Source: PwC COVID-19 CFO Pulse Surveys—Multi-territory, US/Mexico; March 25, 2020
Bases: 153, 55

Expecting impacts to the workforce

When asked about the impact on the workforce over the next month, about half (52%) of multi-territory respondents expect productivity losses due to the lack of remote work capabilities. This compares with 60% of their counterparts in the US and Mexico, where large-scale social distancing is already under way. The shift to remote work can be bigger than many companies realize, and productivity impacts are possible in the short term as teams learn how to collaborate and connect in new ways, while dealing with personal and family well-being matters. The crisis is also revealing immediate infrastructure gaps for many businesses, such as broadband access. 

The findings show expectations that the virus will affect the workforce in many ways over the next month. Just under one-third (30%) anticipate higher demand for employee protections, such as expanded sick leave or benefits, over the next month. Moreover, nearly one-third (32%) of multi-territory respondents expect layoffs.


As a result of COVID-19, which of the following does your company expect to occur in the next month? (Select all that apply.)

Multi-territory
US/Mexico

Productivity loss due to lack of remote work capabilities
%
%
A change in staffing due to low/slow demand (temporary furloughs)
%
%
Separation of staff (layoffs)
%
%
Higher demand for employee protections (such as sick leave policies)
%
%
Insufficient staffing to accomplish critical work (workforce capacity)
%
%
Other (please specify)
%
%
Source: PwC COVID-19 CFO Pulse Surveys—Multi-territory, US/Mexico; March 25, 2020
Bases: 153, 55

Considering supply chain implications

The outbreak’s impact on global supply chains is fast-changing. For example, even as production ramped up in March in China, COVID-19 spread to regions that are integral to outsourced technology and business process services, such as India. At this moment, the effect on supply chain strategies is mixed: While close to half (47%) of multi-territory finance leaders say they don’t believe they need to make a change, the rest say they’re considering their next moves or have yet to decide how to respond. Relationships with suppliers and scenario-planning capabilities have been put to the test during the crisis. Companies should plan for recovery and target time to remodel their supply chains in light of new risk and competitive performance dimensions.


As a result of COVID-19, are you considering changing the breadth of your supply chain (e.g., vendors, facilities, markets)?

Source: PwC COVID-19 Multi-territory CFO Pulse Survey, March 25, 2020
Bases: 153

Bouncing back?

Companies are dealing with immense uncertainty as the effects of COVID-19 on their businesses and the economy become more widespread. So how long do finance executives think it would take to recover if the outbreak were to end immediately? Multi-territory respondents are cautiously optimistic: 75% say their business would return to normal in less than three months, similar to sentiments shared in the US and Mexico. Still, 21% of multi-territory finance leaders say it would take three to six months to get back to normal.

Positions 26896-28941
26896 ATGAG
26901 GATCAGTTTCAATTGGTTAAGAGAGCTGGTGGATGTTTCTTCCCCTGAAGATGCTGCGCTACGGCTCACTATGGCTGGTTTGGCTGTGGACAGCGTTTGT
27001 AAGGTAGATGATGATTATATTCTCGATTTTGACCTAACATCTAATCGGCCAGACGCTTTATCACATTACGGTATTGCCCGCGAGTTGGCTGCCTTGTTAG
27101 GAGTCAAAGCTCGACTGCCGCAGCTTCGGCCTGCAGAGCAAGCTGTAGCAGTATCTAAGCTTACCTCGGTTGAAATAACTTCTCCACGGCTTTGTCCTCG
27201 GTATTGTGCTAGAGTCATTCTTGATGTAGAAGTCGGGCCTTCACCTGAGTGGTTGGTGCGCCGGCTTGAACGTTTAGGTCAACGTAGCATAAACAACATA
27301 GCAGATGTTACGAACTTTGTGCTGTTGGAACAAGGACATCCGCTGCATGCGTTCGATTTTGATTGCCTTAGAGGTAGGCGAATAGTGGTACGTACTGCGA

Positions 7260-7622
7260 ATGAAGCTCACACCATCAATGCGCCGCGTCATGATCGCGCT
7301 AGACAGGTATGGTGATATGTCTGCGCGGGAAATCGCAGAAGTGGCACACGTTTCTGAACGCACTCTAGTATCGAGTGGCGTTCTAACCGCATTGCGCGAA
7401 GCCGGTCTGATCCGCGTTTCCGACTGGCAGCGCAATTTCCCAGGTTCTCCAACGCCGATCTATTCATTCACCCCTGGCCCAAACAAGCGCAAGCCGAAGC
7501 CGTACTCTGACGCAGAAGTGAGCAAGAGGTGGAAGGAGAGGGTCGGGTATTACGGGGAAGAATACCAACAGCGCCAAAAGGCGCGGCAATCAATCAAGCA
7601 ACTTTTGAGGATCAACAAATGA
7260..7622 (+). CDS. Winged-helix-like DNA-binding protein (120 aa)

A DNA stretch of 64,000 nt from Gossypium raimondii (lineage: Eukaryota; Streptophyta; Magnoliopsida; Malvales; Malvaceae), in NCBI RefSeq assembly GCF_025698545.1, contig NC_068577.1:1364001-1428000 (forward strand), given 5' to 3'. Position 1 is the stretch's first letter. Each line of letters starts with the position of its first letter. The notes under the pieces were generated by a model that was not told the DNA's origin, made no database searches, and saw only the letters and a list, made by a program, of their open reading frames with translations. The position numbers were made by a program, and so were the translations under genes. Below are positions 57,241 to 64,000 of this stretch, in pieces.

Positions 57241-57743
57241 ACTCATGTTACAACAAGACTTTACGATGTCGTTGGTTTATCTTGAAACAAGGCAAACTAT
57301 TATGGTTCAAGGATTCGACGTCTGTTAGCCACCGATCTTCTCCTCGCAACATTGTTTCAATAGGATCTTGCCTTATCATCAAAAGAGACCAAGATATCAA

If COVID-19 were to end today, how long do you estimate it would take for your company to get back to business as usual?

%
%
%
%
%
Less than a month
1 to 3 months
3 to 6 months
6 to 12 months
More than 12 months
75%
 
Source: PwC COVID-19 Multi-territory CFO Pulse Survey, March 25, 2020
Bases: 153


To what extent do you plan on changing your disclosures as a result of COVID-19?


17%
Not at all
49%
Difficult to assess
22%
Somewhat
12%
Significantly


Source: PwC COVID-19 Multi-territory CFO Pulse Survey, March 25, 2020
Bases: 153

We expect more companies to explore different scenarios regarding the duration of the outbreak to assess the range of potential impacts on their financial performance. Leaders are also considering ways to handle investor communications. Companies should have a firm grasp on the full scope of financial impacts when stakeholders ask — because they will ask.

When questioned about plans to change disclosures, 49% of multi-territory respondents say it’s currently too difficult to assess what changes will need to be made, if any.

Facing the challenge

It's clear that multi-territory CFOs, like those in the US and Mexico, are facing daunting challenges. What's also clear is that they understand those challenges and are taking concrete steps to deal with them. As they do so, we will continue to track and report on their progress.

About the survey

To help identify the business and economic impact of COVID-19, PwC is conducting a biweekly survey of finance leaders globally. Of the 153 surveyed for the multi-territory report during the week of March 23, 2020, respondents were from a cross-section of industries and based in Bahrain, the Netherlands, the Philippines, Portugal, Qatar, Switzerland, Thailand and the United Arab Emirates. Concurrently, we surveyed 55 finance leaders in the US and Mexico. The next set of results will be released on April 13, 2020.

Contact us

Anthony Leung Shing

Anthony Leung Shing

Country Senior Partner, PwC Mauritius

Tel: +230 404 5071

Jean-Pierre Young

Jean-Pierre Young

Advisory Leader, PwC Mauritius

Tel: +230 404 5028

Robert Coutet

Robert Coutet

Assurance Leader, PwC Mauritius

Tel: +230 404 5138